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Federal CIOs, CISOs struggle with CyberScope FISMA reporting tool

The Office of Management of Budget (OMB) set a Nov. 15 deadline for all federal agencies to begin submitting FISMA reports via CyberScope, according to an April 21, 2010, memo. The memo said that all FISMA reporting must be submitted through CyberScope by the Nov. 15 deadline, and “no FISMA submissions will be accepted outside of CyberScope”.

Despite this, 85% of federal CIOs and CISOs surveyed in July by MeriTalk had not used CyberScope. The study was conducted on behalf of information security product firms ArcSight, Brocade, Guidance Software, McAfee, Netezza, and immixGroup.

Of the federal CIOs and CISOs who had not used the tool:

  • 69% were unsure if the tool would deliver more secure federal networks;
  • 55% said the new submission process would increase the cost of compliance;
  • 72% did not have a clear understanding of CyberScope’s mission and goals; and
  • 90% did not have a clear understanding of the submission requirements

Those numbers may not reflect the current situation, noted Ed White, director of business development at McAfee. In an interview with Infosecurity, White said that since the survey was conducted, the Department of Homeland Security’s Federal Network Security (DHS FNS) branch, which took over implementation of CyberScope in April 2010, has undertaken an outreach and training program to get federal agency staff ready to use the CyberScope tool by the Nov. 15 deadline.

“The outreach [that DHS FNS] planned and executed has been more far-reaching than it was earlier in the summer when we did the report….The operator training program began later in the summer and is close to being complete”, he said. “They are doing their best to try and push out the program, the roles and responsibilities, what’s expected of the individual entities that will use the tool”, he said.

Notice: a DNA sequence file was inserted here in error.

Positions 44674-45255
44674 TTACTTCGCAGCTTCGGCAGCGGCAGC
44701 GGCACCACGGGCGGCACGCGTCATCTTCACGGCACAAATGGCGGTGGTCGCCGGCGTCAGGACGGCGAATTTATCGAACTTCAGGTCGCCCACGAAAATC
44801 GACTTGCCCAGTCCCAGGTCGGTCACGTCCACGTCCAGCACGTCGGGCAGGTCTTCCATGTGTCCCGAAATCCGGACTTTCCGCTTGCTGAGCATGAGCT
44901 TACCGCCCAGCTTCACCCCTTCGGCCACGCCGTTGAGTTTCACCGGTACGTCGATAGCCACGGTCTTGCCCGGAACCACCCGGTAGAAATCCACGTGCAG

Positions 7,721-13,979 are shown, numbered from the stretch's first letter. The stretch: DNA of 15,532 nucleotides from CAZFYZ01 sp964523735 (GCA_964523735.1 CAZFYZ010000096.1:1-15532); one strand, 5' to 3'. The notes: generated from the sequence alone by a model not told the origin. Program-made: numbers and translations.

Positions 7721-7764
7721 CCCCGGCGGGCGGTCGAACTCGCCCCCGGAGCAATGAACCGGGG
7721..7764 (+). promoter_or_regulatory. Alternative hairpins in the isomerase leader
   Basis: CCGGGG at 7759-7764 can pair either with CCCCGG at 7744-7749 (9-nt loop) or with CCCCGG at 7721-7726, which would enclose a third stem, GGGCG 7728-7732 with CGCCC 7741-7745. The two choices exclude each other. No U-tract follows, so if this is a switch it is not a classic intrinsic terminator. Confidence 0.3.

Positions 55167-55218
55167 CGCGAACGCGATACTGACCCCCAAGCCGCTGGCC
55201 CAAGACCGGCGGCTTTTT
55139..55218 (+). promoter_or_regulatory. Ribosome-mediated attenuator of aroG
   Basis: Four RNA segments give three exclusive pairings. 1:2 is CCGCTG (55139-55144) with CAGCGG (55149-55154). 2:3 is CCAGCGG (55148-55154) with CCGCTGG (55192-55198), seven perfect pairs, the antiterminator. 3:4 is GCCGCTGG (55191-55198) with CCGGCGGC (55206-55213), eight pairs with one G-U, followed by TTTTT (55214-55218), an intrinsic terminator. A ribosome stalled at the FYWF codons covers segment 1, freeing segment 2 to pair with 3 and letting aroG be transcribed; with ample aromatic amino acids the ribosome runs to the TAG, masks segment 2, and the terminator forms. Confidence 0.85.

Based on feedback he has received recently, White judged that all of the CIOs and CISOs now know about the CyberScope tool.

One of the recommendations contained in the study to encourage federal agency use of the CyberScope tool was to “penalize” agencies for noncompliance. White explained that FISMA does not contain formal penalties for non-compliance, so there are no legal means to penalize agencies. However, cybersecurity legislation circulating on Capitol Hill contains provisions that would strengthen the original FISMA legislation to improve federal agency compliance.

CyberScope is a “valuable” tool for collecting data on FISMA compliance that can then be used to address information security gaps in federal networks, White said. This will enable action as soon as gaps are identified.

“Reporting should become a by-product of the continuous monitoring solutions that are deployed to make sure that the government information systems are being protected. So you operationalize compliance….This is going to give the government better situational awareness. The tool is not a panacea, but it is a by-product of doing good security….CyberScope will be the reporting tool of that continuous monitoring process that is in place,” he said.

White added that McAfee does not have a direct role in CyberScope, which was developed by CyberBalance. McAfee supplies tools to the federal government that would “feed” CyberScope with information to give the government situational awareness, he explained. McAfee and other suppliers of information security products are “writing the scripts” to enable integration of data into the CyberScope tool, once the tool is up and running, he said.

Based on the DHS FNS efforts, White predicted that all federal agencies will meet the Nov. 15 deadline for submission of FISMA compliance reports via CyberScope.

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